Encyclopedia of Religion
and Society

William H. Swatos, Jr. Editor

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Conventionally assumed to refer to disbelief in a supreme being, or to belief in the non-existence of God or gods. However, as the famous Victorian atheist Charles Bradlaugh noted, it is rather illogical to use the term atheist to refer to someone who believes in the nonexistence of something. His position was that, because theistic claims were either contradictory or incomprehensible, they were necessarily to be rejected. This meant that an a-theist was one who was "without" a belief in God rather than someone who "believed" in anything. This point has not always been carefully noted in discussions of atheism, with the result that atheism is still used to refer to disbelief. Conventional distinctions in forms of atheism reflect this, with dogmatic atheism—which is seen as positive in its assertion—distinguished from skeptical or critical atheism—both of which resemble agnosticism in assuming that the question cannot be resolved. Atheism is usually employed with reference to matters of belief, although it can be noted that the Romans called Jews atheists because they did not pay honor to the emperor. This suggests not only that the term has a long history but that it also may have different meanings. Atheism was certainly a concept present in the ancient world—it being the charge leveled against Socrates.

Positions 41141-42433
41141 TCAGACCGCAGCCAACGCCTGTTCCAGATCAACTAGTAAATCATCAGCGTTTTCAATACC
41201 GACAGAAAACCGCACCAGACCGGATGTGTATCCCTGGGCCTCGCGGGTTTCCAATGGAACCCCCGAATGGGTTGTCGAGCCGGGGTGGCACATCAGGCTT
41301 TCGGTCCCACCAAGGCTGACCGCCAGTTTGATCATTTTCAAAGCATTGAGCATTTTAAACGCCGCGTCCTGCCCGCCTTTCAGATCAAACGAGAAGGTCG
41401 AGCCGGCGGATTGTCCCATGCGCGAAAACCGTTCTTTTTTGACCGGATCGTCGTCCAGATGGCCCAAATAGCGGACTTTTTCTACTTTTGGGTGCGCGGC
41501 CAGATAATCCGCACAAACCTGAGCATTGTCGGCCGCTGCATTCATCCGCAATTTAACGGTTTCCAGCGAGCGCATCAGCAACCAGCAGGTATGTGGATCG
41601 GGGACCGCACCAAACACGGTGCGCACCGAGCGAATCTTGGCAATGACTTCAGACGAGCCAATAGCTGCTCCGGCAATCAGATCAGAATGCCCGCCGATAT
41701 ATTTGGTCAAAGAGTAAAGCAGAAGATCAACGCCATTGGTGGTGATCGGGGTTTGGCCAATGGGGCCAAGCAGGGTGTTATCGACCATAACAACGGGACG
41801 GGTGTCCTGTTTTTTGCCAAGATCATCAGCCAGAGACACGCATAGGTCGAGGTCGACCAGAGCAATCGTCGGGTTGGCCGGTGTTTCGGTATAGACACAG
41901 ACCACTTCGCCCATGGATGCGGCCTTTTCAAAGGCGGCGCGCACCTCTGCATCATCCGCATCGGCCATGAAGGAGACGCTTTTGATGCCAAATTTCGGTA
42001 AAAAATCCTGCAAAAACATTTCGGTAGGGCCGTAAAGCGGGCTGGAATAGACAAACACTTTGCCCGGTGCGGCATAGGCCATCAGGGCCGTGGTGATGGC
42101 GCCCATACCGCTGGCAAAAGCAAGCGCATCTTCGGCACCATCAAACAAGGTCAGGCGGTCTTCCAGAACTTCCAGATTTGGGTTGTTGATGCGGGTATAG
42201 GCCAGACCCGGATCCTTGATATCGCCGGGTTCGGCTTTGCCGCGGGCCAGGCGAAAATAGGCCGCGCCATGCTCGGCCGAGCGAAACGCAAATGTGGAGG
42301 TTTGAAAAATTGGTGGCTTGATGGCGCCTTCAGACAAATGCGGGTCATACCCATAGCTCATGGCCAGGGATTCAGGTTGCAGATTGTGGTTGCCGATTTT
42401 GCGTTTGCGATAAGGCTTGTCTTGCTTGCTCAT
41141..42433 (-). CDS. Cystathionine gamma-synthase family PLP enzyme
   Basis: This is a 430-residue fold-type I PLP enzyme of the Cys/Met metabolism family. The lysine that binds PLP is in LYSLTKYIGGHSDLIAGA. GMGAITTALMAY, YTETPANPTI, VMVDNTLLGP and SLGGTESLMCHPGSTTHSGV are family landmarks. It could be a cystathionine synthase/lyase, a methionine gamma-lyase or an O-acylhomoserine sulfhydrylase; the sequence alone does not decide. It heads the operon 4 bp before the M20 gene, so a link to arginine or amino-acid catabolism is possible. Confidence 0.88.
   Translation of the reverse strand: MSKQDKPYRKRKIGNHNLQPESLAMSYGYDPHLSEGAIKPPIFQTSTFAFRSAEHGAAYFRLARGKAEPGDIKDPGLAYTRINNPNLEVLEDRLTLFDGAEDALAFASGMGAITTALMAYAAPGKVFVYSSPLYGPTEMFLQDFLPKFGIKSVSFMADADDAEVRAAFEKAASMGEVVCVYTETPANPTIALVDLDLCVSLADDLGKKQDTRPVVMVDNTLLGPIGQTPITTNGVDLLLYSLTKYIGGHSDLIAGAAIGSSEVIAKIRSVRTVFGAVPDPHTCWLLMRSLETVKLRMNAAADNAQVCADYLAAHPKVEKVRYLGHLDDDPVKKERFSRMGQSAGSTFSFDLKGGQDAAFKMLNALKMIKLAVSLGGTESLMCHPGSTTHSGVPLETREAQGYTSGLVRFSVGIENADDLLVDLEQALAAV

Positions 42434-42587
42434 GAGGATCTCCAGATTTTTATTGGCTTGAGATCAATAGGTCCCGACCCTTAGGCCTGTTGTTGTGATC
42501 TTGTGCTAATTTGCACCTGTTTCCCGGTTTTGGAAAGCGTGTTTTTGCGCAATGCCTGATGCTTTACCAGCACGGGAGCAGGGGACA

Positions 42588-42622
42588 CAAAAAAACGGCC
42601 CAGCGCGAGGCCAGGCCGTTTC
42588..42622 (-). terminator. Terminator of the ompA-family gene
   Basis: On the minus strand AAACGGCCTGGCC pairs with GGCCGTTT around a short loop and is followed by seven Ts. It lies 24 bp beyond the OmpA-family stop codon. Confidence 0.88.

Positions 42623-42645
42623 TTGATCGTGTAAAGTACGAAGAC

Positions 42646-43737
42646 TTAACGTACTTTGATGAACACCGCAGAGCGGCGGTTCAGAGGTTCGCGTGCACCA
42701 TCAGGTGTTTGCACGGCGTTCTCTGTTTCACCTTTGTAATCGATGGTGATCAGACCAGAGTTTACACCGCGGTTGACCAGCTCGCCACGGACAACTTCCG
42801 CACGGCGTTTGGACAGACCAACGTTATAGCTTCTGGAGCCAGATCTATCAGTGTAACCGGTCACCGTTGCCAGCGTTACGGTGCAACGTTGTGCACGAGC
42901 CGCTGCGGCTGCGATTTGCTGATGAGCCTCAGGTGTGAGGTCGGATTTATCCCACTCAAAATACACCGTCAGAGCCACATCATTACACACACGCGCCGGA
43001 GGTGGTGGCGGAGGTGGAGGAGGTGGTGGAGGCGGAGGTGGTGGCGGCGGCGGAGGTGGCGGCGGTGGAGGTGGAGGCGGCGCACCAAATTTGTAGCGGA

It would be wrong to assume that atheism is always and everywhere at odds with religion, as there is a strong atheistic strand in such major world religions as Hinduism, Buddhism, and Jainism. Even within Christianity, atheism has been incorporated into modern theological developments such as the "New Theology" and "Death of God" movements of the 1960s.

In many societies, atheism has been equated with immorality and—labeled as "blasphemy"—treated as a criminal offence, while atheists themselves have suffered both civil and political discrimination. Although in western Europe and North America, the laws against atheists that still exist are rarely invoked (the last person to be imprisoned for blasphemy in England was John Jacob Holyoake in 1841), it is noticeable that few individuals who aspire to public office are prepared to identify themselves as atheists.

Methodological atheism is a term coined by Peter Berger (1967) to describe a sociological approach that seeks to understand religion as a human creation and deliberately leaves open the question of the truth of religious beliefs.

Colin Campbell


P. L. Berger, The Sacred Canopy (Garden City, N.Y.: Doubleday, 1967)

J. Thrower, A Short History of Western Atheism (London: Pemberton, 1971).

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